Finally, I also saw 2 live operas, 1 streamed opera, 1 live ballet, and 1 "immersive live art event". Appropriately enough, this includes the first opera I've ever seen by a female composer:
    1. Laughing and Crying, by Repulsive Women, at Z Space
    2. La Circe, by Pietro Andrea Ziani, at Ars Minerva
    3. Manon, by Massenet, at San Francisco Opera
    4. The Nutcracker, by Tchaikovsky, at Cardinal Ballet
    5. Cinderella, by Alma Deutscher, at San Jose Opera (streamed)
    Previous year-end theatergoing reports: 2016, 2013, 2012, 2011, 2010

    Saturday, December 23, 2017

    I wear black on the outside 'cause I'm in mourning for my life

    Okay, am I seriously the first person on the Internet to propose that the Smiths' "Unloveable" is inspired by Chekhov's The Seagull?

    Consider: the song does not have a lot of lyrics, yet two, possibly three, of its phrases echo memorable lines in The Seagull.

    "I don't have much in my life, but take it, it's yours" = "If you ever need my life, come and take it" (Nina's message for Trigorin)

    "I wear black on the outside 'cause black is how I feel on the inside" = "Why do you always wear black? / I'm in mourning for my life." (first lines, Medvedenko & Masha)

    "And if I seem a little strange, well, that's because I am" (possibly) = "I really liked your play, Konstantin Gavrilovich. Oh, it's a little strange, and I didn't hear the end, but even so it made a deep impression on me." (Dr. Dorn to Konstantin. This one is more of a stretch than the other two, but credit to my friend Alan C. for suggesting it!)

    And it is well-known that Morrissey quotes from plays in some of his other songs -- I don't envy anyone who gets cast in A Taste of Honey these days, now that so many of its lines are more familiar as Smiths lyrics.

    C'mon. I googled "the smiths unloveable seagull" and nothing like this post came up, but I can't be the only sensitive soul who appreciates both 1890s Russian drama and 1980s jangle pop and is equipped to notice this lyrical connection...

    Thursday, December 14, 2017

    42nd Street Moon makes a “Garden” grow

    "I Heard Someone Crying": Katie Maupin as Mary, Sharon Rietkirk as Lily,
    Brian Watson as Archibald. Photo by Ben Krantz Studios.

    42nd Street Moon has made a shrewd choice in selecting The Secret Garden, Marsha Norman and Lucy Simon’s adaptation of Frances Hodgson Burnett’s beloved novel, as its holiday show. Like A Christmas Carol, it offers English charm, a story of redemption and rebirth, cute kids, and even a few ghosts—but isn’t so familiar to San Francisco audiences. Furthermore, The Secret Garden was the first Tony-winning musical to have an all-female writing team, but it often gets overlooked in conversations about women’s contributions to Broadway history. In a season when we’re all hearing a lot about the structural forces that make it hard for female artists to succeed, how nice of 42nd Street Moon to revive Norman and Simon’s work – under the guidance of a female director, music director, and choreographer to boot.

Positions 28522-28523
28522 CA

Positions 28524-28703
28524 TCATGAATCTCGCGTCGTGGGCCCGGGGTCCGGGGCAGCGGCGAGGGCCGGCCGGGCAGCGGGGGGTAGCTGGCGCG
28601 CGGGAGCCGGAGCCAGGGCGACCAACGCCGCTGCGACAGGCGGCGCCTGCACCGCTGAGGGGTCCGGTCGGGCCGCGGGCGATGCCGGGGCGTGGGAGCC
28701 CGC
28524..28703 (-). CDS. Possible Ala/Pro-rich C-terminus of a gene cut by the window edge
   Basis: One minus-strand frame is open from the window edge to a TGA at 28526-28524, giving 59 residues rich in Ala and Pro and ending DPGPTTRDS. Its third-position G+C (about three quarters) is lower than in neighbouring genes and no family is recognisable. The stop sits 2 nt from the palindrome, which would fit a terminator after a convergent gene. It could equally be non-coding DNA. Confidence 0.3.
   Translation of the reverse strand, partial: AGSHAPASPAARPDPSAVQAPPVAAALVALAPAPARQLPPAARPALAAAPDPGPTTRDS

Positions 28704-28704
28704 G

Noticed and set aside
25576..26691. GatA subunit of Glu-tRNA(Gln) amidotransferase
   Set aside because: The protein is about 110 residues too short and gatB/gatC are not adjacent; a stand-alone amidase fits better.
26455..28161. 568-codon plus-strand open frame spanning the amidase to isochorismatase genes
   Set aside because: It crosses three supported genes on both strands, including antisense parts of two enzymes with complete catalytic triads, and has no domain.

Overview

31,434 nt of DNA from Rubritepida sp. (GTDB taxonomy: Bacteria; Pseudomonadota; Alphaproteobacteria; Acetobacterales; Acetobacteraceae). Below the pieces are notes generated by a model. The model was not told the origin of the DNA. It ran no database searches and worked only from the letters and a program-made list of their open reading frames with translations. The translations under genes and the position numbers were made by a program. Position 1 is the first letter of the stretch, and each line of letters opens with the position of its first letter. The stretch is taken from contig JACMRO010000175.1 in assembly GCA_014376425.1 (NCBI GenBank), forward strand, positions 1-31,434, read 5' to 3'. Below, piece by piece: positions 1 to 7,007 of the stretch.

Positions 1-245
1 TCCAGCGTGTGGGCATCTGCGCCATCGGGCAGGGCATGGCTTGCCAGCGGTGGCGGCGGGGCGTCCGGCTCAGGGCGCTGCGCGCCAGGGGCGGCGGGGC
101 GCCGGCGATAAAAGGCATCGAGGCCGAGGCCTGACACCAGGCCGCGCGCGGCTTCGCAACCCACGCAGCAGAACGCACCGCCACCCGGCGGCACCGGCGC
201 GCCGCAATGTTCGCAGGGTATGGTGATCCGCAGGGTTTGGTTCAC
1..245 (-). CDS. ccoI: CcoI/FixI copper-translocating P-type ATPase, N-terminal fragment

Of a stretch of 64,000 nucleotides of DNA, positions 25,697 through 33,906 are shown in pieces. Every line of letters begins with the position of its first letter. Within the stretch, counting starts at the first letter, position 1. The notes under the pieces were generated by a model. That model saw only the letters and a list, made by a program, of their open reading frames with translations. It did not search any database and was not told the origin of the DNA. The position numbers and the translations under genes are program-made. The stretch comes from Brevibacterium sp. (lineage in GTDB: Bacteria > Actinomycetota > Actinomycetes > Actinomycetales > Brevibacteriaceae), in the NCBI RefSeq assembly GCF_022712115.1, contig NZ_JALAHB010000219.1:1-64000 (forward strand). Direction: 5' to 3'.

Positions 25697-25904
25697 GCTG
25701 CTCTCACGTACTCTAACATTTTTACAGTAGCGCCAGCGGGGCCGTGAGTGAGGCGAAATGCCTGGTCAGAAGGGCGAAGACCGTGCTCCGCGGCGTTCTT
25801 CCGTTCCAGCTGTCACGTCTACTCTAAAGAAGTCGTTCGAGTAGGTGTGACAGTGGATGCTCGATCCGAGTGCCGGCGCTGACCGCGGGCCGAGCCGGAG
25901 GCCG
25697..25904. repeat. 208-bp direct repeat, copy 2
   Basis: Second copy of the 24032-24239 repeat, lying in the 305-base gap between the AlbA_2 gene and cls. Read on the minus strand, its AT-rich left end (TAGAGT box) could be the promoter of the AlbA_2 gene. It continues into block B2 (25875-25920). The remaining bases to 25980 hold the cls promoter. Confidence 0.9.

This version of The Secret Garden emphasizes the Gothic aspects of the source material – I never before realized how much Burnett lifted from the Brontë sisters. Mary Lennox, a British child raised in India, comes to Yorkshire to live with Archibald Craven, her uncle-by-marriage, after her parents die of cholera. But Archibald is haunted by the death of his wife Lily, and can hardly relate to Mary—or, worse, to his own son Colin. (In a kid-friendly version of Jane Eyre’s “madwoman in the attic” plotline, Colin is an invalid whose existence is kept secret from Mary until she stumbles upon his sickroom.) The first musical number that stands out is a trio for Mary, Archibald, and ghost-Lily, awake in the middle of the night in this mansion on the lonely moor.

    Norman and Simon also emphasize Mary’s time in India, which can register as the kind of well-meaning early ‘90s “multiculturalism” that nowadays seems a little naïve. When Mary sings an incantation in an Indian language and does gestures from Indian classical dance, I found myself hoping that everyone involved in the production had done their research and was handling things with sensitivity. The Indian characters do seem to be played by actors of South Asian heritage (Michael Mohammed and Anjali Blacker), though it grates somewhat how much time they spend moving furniture and how little time the show actually focuses on them.

    Lily is a tricky role: a beautiful, endlessly loving ghost who sings in a soprano as high and pure as the wind on the moors. Sharon Rietkirk—unamplified, like all the performers—is everything the part requires, but I was a little surprised to find this figure of Victorian “angel in the garden” purity in a female-authored musical.